Psalm 69:23–29; Proverbs 20; 2 Corinthians 3:12–4:6

Psalm 69:23–29: We arrive at one of those uncomfortable tirades where the psalmist employs every creative metaphor in his poetic arsenal to ask God to ensure their devious schemes go awry, for them to experience dread diseases, and finally for God to annihilate his enemies:
May their table before them become a trap,
and their allies a snare,
May their eyes grow to dark to see,
make their loins perpetually shake.
Pour out upon them their wrath,
and Your blazing fury overtake them.
May their encampment be laid waste,
and in their tents no one may dwell.” (23-26)

As we have observed many times before, these imprecations are a form of psychological release of an angry man who feels let down—even abandoned— by God.

Notice also that he is imploring God to do these awful things for him. Our poet has no intention of undertaking these acts himself.  The upshot is, that by shaking his fist at God and wishing the worst upon his enemies no actual physical violence ensues. Would that our culture spent more time shaking its angry fist at God rather than on actually carrying out violent acts.

From wishing physical violence to rain down on his enemies, our poet turns to asking God to punish them by excluding them from God’s presence (as well as the presence of righteous men) and rewards altogether. In short, he wishes for the damnation of their very souls:
Add guilt upon their guilt,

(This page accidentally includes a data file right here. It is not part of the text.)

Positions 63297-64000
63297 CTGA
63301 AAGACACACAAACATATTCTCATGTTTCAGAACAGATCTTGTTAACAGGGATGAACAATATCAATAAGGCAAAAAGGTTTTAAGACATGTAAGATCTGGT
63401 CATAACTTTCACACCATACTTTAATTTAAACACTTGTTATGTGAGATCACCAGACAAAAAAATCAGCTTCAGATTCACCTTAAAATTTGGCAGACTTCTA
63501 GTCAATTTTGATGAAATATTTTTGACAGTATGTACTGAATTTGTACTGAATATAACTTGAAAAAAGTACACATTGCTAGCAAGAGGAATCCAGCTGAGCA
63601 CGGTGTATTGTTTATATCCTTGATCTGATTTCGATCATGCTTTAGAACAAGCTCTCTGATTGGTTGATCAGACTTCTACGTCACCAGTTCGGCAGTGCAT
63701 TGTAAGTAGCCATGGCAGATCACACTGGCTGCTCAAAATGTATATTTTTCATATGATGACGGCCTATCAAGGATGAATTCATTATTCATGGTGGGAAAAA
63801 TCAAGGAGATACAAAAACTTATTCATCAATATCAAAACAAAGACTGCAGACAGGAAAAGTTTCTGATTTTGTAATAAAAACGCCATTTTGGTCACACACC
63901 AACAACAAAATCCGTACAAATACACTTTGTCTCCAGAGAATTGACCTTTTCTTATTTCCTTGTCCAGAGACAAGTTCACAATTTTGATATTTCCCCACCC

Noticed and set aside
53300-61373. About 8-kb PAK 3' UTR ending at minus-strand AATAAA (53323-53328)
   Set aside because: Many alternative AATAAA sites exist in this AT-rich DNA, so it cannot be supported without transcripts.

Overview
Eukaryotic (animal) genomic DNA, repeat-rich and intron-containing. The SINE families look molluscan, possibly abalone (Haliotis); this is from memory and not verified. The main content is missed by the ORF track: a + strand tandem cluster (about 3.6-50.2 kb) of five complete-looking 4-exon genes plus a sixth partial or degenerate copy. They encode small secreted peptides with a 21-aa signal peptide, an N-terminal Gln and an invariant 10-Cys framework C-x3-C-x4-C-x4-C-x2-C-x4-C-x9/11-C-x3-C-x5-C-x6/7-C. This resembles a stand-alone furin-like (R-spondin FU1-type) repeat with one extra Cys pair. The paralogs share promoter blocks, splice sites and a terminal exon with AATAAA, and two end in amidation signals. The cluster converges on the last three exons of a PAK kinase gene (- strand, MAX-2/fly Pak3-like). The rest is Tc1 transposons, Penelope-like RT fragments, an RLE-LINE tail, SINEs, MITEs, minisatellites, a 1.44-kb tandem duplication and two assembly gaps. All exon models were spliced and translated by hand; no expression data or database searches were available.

and let them have no part in Your bounty.
Let them be wiped from the book of life,
and among the the righteous let them not be written.” (28, 29)

Obviously, what God elects to do—or not do—to these people who the poet hates so much is up to God alone. But as far as I am concerned, Jesus’ words about loving one’s enemies has cancelled out this part of this psalm. It is a mere historical artifact in the light of Jesus’ love. We can get as angry as we want and shake our fist at God. But to wish eternal damnation upon others is no longer an option for us.

Proverbs 20: Again, a few highlights that strike me as particularly relevant to our American here and now.

Wine is a mocker, strong drink a brawler,
    and whoever is led astray by it is not wise.” (1)

Wow. Is there a more profound truth about alcohol (and its more contemporary narcotic cousins) than this? Not only truth at the literal level, but “wine is a mocker” reveals the irony inherent in the idea that some people think that alcohol makes them more insightful and profound. No, wine only lets you pretend to ersatz wisdom. It is indeed a mocker of its imbiber.

There is gold, and abundance of costly stones;
    but the lips informed by knowledge are a precious jewel.” (15)

Those who are wealthy tend to think they have superior knowledge and wisdom. Our author is saying there is no correlation between wealth and knowledge. And I think we need look no further than Washington DC to see the evidentiary truth of this proverb on full display.

A corollary proverb relates to those who would lead a nation into battle:
Plans are established by taking advice;
    wage war by following wise guidance.” (18)

We have certainly witnessed the consequences of failure to heed wise guidance in Vietnam, Iraq, and elsewhere. And I fear it will only continue.